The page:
U-Boot USB Driver

Table of Contents


The USB controller is capable of fulfilling a wide range of applications for USB 2.0 implementations. Two identical controllers are in the Zynq-7000 device. Each controller is configured and controlled independently. The USB controller I/O uses the ULPI protocol to connect external ULPI PHY via the MIO pins. The ULPI interface provides an 8-bit parallel SDR data path from the controller’s internal UTMI-like bus to the PHY. The ULPI interface minimizes device pin count and is controlled by a 60 MHz clock output from the PHY.

U-boot Configuration

For ZynqMP

For Zynq

Device Tree

For ZynqMP

For Zynq

Test Procedure

DFU testing in u-boot

Host setup

For DFU setup at host please refer to section at ZynqMp USB Stadalone Driver#USBDFUTesting

Build u-boot for DFU

In order to test DFU at u-boot ensure that usb node has below two properties as shown.

dr_mode = "peripheral";

maximum-speed = "high-speed";

The dr_mode with "peripheral" informs u-boot to act as usb device and maximum-speed is used to inform about max-speed that driver supports. 

NOTE: For ZynqMP maximum-speed can be super-speed also but as of now u-boot doesn't support USB 3.0 so, always ensure that maximum-speed was set to high-speed. 

In case if you are building through petalinux, please ensure that these properties were set through system-user.dtsi at path<PetaLinux-project>/project-spec/meta-user/recipes-bsp/device-tree/files/system-user.dtsi. But, if we modify here and build linux then the Linux also will be restricted to high-speed. So, first build u-boot, copy the u-boot image and then change this maximum-speed property to super-speed and the build linux..


  1. Add the following to system-user.dtsi, so that it looks like:

/include/ "system-conf.dtsi"

/ {


&dwc3_0 {

dr_mode = "peripheral";

maximum-speed = "high-speed";


Testing at u-boot

  • Boot till u-boot and stop at u-boot prompt.
  • Now, run u-boot command as "run dfu_ram"
    • dfu_ram is an environment variable defined in Zynq/ZynqMP config .h u-boot. It looks like below as an example.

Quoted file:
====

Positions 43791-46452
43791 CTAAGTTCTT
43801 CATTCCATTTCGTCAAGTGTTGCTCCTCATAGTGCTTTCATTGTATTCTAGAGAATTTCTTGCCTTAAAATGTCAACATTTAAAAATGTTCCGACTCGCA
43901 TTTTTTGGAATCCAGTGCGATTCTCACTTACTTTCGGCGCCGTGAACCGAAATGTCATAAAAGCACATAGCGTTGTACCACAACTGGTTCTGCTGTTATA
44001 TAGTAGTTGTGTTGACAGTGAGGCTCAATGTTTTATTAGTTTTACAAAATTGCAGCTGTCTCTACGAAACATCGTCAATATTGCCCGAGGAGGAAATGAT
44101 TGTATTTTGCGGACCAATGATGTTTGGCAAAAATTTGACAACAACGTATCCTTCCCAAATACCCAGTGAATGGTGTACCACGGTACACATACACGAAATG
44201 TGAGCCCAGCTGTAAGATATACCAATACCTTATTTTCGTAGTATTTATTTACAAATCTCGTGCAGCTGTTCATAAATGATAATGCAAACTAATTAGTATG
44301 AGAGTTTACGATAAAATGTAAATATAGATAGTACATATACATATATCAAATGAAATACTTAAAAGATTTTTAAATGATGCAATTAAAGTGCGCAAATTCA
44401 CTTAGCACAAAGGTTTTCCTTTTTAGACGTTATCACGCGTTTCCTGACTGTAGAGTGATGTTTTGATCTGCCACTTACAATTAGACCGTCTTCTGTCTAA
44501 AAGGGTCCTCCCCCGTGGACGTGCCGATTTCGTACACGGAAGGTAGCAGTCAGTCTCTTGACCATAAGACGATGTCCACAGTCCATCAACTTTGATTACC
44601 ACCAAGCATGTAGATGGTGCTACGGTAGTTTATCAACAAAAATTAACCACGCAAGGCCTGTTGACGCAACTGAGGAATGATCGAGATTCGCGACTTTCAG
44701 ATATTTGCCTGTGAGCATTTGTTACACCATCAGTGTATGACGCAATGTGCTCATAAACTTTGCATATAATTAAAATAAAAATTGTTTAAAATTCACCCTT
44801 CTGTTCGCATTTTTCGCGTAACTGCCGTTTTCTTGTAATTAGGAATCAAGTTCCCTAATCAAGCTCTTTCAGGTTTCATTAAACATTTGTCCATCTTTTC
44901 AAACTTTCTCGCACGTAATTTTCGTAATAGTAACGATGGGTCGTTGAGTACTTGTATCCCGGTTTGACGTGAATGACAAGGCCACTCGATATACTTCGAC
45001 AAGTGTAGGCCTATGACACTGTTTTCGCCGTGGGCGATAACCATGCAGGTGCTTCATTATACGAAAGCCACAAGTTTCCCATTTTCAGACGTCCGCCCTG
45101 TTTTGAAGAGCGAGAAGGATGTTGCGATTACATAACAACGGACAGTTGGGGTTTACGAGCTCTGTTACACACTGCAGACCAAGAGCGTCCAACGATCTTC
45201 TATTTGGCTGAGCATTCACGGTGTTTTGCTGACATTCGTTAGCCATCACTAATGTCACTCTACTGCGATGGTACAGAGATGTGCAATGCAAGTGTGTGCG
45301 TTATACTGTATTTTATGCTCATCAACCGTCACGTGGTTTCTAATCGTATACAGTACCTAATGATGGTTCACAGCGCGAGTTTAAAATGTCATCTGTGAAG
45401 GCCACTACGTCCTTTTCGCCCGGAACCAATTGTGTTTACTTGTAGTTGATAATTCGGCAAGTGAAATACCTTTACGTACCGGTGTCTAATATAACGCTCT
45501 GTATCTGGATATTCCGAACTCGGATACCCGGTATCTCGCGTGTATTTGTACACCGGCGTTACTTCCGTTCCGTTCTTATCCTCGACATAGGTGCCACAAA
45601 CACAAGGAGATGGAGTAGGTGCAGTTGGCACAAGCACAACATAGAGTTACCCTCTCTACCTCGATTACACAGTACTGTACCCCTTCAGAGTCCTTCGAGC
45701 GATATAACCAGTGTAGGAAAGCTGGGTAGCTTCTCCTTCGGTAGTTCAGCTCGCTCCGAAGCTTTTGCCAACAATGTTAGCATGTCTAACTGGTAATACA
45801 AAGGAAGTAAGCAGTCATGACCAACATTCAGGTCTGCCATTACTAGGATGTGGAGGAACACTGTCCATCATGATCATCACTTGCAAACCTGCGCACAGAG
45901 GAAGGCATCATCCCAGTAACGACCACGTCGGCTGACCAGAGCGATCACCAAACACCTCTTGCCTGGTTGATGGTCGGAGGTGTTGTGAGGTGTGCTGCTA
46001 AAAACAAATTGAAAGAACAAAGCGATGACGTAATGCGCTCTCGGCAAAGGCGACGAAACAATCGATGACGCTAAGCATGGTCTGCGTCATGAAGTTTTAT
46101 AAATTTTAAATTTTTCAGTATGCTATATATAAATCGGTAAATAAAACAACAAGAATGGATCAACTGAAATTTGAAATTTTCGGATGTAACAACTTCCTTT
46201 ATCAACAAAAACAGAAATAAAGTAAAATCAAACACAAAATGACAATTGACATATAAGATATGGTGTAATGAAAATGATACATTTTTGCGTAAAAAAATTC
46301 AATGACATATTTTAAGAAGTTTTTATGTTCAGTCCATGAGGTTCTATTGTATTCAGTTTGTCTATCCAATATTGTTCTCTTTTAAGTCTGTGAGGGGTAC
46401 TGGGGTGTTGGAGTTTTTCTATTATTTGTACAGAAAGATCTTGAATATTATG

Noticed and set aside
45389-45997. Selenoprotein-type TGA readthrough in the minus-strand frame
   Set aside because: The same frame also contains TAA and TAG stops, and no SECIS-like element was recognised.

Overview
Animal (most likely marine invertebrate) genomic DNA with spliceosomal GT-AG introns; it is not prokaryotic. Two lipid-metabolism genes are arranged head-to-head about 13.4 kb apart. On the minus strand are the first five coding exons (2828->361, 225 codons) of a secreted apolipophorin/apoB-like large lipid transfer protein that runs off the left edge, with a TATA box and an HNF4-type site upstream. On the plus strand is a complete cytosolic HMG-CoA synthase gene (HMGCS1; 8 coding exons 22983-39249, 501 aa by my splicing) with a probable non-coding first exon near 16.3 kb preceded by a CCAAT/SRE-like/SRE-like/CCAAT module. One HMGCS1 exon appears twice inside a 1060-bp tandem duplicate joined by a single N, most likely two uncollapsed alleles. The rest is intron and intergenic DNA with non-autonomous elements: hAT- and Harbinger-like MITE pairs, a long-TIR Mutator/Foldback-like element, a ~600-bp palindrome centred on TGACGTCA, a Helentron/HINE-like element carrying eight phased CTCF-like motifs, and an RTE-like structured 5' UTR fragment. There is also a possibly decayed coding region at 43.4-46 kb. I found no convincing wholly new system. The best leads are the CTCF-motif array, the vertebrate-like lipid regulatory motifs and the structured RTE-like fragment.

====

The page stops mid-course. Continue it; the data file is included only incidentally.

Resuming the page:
"dfu_ram_info=" \
      "setenv dfu_alt_info " \
      "image.ub ram $fdt_addr $fdt_size\0" \
      "dfu_ram=run dfu_ram_info && dfu 0 ram 0\0" 

  • Running dfu_ram lets the u-boot enter into DFU mode and it waits for image to be downloaded from the host. As per above env, it waits for kernel images image.ub to get downloaded on to ram at address "kernel_addr". Below is the snap shot(left side is u-boot target and right side is host detects the DFU device with dfu-utils -l command) 
  • Now at host, download the image.ub  to target using dfu-util -D option. (example command : sudo dfu-util -d 03fd:0300 -D image.ub).
  • This completes the downloading the kernel image using DFU,, now press ctrl+c at u-boot to comeout of DFU mode and the boot/use the downloaded image normally.


For Zynq

The USB controller has the following key features:
  • USB 2.0 High Speed Host controller (480 Mb/s)
  • Intel® EHCI software programming model
  • USB 2.0 HS and FS Device controller
  • Up to 12 Endpoint: Control Endpoint plus 11 configurable Endpoints
  • USB 1.1 legacy FS/LS
  • Embedded Transaction Translator to support FS/LS in Host mode

For ZynqMP

  • Two USB 2.0/3.0 controllers
  • Supports a 5.0 Gb/s data rate
  • Supports host and device modes
  • Supports on-the-go (OTG) host/device selection for USB 2.0 (only)
  • Provides simultaneous operation of the USB 2.0 and USB 3.0 interfaces (only in host mode)
  • 64-bit AXI master port with built-in DMA
  • AXI port for register programming
  • Power management features: hibernation mode
  • Support for 48-bit address space

Note: U-boot does not support USB3.0